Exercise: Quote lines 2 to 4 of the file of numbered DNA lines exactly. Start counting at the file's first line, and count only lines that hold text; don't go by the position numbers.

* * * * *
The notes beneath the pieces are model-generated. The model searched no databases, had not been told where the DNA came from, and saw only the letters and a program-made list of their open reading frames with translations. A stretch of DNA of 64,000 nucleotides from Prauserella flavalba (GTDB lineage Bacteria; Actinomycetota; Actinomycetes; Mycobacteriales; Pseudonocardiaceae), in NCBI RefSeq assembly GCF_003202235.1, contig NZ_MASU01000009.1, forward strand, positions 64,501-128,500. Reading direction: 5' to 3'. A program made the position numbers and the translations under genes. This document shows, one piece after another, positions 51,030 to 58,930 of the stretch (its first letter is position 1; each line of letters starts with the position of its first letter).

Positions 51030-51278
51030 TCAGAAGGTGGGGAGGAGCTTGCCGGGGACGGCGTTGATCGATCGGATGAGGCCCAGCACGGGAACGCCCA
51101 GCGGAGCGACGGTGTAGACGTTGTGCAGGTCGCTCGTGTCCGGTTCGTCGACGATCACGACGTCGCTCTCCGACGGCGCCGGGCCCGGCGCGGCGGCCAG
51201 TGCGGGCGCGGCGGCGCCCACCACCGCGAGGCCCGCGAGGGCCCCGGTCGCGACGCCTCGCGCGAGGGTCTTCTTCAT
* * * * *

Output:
Positions 51030-51278
51030 TCAGAAGGTGGGGAGGAGCTTGCCGGGGACGGCGTTGATCGATCGGATGAGGCCCAGCACGGGAACGCCCA
51101 GCGGAGCGACGGTGTAGACGTTGTGCAGGTCGCTCGTGTCCGGTTCGTCGACGATCACGACGTCGCTCTCCGACGGCGCCGGGCCCGGCGCGGCGGCCAG